A programme launched roughly two years ago by American Airlines to improve the aerodynamics of its Boeing MD-80s is progressing, with 51 aircraft now flying with new tail cones and a further 40 earmarked for retrofit.
The US major is retrofitting a total 91 of its 300-strong MD-80 fleet that do not have low-drag tail cones. Manufactured at the carrier's Tulsa maintenance base, the new tail cones consist of numerous layers of Kevlar.
Employees at Tulsa suggested that American manufacture the tail cones itself, rather than purchasing them from Boeing. "While Boeing was charging about $270,000 per tail cone, American employees found they could construct the same part for around $35,000 per tail cone," says the carrier.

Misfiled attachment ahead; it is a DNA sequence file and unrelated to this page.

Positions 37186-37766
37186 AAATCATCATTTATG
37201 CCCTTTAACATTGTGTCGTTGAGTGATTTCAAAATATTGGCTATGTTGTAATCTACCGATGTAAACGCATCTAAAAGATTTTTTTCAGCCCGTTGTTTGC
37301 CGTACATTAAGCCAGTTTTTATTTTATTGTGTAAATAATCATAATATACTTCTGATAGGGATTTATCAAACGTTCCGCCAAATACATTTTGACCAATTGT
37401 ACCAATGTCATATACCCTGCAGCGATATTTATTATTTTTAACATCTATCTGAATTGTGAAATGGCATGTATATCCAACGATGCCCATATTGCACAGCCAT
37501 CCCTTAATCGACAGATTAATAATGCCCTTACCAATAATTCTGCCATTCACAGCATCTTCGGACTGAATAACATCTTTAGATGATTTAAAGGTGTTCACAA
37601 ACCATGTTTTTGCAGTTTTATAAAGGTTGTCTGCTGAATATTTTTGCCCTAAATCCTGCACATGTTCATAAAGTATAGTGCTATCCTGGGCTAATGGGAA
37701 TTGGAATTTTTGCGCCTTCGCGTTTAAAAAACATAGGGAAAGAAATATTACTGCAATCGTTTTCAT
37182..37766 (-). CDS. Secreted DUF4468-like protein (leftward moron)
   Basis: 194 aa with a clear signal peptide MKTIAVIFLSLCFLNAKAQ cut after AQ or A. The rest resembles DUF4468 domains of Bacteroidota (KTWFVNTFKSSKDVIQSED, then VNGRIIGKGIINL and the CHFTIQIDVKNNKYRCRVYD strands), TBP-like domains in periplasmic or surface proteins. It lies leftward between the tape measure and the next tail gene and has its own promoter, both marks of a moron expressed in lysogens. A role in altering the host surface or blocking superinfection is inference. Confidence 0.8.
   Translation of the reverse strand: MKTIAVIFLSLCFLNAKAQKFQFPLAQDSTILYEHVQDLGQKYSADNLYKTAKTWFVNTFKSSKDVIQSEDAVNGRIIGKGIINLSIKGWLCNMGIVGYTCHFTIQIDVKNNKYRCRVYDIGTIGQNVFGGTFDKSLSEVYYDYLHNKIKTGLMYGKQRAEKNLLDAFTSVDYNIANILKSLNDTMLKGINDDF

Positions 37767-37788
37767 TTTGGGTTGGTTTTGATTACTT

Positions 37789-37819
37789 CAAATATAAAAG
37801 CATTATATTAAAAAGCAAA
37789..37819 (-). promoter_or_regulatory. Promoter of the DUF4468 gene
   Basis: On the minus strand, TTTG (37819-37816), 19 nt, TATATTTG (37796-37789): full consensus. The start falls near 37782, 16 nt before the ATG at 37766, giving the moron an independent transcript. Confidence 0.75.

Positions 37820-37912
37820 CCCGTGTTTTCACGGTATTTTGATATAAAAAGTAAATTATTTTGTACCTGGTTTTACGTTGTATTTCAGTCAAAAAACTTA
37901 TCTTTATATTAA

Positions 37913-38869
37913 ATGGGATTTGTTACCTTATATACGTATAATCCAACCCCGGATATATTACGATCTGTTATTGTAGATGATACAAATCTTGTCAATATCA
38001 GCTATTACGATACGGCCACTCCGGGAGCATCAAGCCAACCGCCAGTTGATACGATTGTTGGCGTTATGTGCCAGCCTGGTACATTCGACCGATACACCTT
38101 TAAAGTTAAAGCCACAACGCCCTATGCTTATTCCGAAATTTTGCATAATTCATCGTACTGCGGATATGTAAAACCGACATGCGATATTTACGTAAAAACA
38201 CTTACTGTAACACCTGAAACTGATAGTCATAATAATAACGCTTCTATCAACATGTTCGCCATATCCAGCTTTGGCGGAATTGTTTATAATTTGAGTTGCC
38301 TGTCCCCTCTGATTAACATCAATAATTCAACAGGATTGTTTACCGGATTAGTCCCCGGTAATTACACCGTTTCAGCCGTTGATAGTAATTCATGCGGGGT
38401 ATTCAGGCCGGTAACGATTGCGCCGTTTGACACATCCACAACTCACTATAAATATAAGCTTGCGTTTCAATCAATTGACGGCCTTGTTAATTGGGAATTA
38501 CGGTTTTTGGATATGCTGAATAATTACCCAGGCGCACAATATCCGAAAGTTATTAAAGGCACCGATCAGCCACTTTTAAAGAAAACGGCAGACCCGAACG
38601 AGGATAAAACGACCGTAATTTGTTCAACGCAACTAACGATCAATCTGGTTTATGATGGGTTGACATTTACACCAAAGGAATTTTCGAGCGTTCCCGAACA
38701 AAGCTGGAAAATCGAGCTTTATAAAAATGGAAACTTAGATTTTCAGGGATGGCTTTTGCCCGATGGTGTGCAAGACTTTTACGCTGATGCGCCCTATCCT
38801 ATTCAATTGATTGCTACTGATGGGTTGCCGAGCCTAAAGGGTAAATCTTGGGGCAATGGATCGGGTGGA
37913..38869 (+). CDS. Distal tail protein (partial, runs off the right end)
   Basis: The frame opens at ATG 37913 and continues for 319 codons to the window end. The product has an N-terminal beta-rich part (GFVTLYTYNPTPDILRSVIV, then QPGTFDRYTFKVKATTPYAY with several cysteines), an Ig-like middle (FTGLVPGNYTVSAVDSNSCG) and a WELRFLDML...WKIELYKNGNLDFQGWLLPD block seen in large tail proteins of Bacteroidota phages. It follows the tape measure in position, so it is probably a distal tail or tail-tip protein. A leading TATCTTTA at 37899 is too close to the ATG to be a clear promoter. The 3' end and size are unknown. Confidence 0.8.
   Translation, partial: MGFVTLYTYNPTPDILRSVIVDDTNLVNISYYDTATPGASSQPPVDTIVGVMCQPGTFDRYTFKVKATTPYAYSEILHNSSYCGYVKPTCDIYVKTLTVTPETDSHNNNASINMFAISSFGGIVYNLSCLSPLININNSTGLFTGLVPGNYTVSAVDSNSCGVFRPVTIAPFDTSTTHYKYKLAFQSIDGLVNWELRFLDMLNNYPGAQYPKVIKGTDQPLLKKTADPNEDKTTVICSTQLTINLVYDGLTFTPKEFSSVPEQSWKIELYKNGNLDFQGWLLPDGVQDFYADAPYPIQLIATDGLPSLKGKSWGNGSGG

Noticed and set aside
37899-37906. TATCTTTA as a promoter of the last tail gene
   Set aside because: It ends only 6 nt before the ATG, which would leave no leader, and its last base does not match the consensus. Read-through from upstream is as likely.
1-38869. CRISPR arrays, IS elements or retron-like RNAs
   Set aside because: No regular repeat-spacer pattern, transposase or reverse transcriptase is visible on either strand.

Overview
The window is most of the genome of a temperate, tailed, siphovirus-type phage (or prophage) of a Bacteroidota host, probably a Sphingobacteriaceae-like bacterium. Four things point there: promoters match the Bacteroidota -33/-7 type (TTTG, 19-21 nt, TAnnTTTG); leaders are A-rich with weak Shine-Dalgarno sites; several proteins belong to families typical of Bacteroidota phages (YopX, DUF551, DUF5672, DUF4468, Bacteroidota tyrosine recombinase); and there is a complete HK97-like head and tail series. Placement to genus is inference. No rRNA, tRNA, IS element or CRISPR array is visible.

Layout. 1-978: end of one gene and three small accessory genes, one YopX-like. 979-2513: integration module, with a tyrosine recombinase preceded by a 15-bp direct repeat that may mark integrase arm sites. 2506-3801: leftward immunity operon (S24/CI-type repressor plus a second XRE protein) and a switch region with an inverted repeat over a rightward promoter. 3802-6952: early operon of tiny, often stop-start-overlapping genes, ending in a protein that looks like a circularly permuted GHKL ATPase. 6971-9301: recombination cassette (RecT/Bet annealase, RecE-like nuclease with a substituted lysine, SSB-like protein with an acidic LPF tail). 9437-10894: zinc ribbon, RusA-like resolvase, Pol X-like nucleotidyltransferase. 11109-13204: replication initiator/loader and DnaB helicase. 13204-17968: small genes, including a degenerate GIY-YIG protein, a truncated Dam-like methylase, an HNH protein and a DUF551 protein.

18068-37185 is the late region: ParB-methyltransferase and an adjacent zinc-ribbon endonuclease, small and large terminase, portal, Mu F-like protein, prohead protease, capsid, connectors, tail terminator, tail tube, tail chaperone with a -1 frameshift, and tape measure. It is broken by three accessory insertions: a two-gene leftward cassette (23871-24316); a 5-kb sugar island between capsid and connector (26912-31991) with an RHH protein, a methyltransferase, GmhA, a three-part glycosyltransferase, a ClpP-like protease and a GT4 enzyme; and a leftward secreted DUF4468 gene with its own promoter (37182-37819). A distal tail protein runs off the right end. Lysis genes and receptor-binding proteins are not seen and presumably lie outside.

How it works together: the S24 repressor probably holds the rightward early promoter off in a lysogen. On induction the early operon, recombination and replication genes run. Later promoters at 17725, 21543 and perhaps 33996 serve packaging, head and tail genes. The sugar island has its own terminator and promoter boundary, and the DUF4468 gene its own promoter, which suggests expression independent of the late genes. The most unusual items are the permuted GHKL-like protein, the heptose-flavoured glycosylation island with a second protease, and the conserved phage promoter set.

American expects the retrofit will increase its fuel-conservation efforts by more than 3.8 million litres (1 million USgal) a year. Additionally, the airline says it will reduce carbon dioxide emissions by more than 9 million kg (20 million lb).
The retrofits comprise part of American's Fuel Smart initiative, which also calls for the carrier to add winglets to its aircraft. Winglet installations on all of its Boeing 737s are complete, while the 757s will be complete by the end of 2008.
American is also the launch customer of Aviation Partners Boeing's 767-300ER winglet. Under a pact reached in April, American will remove one of its 767-300ERs from service and lease it to the manufacturer for an eight-month flight-test certification programme, which is scheduled to begin in January 2008.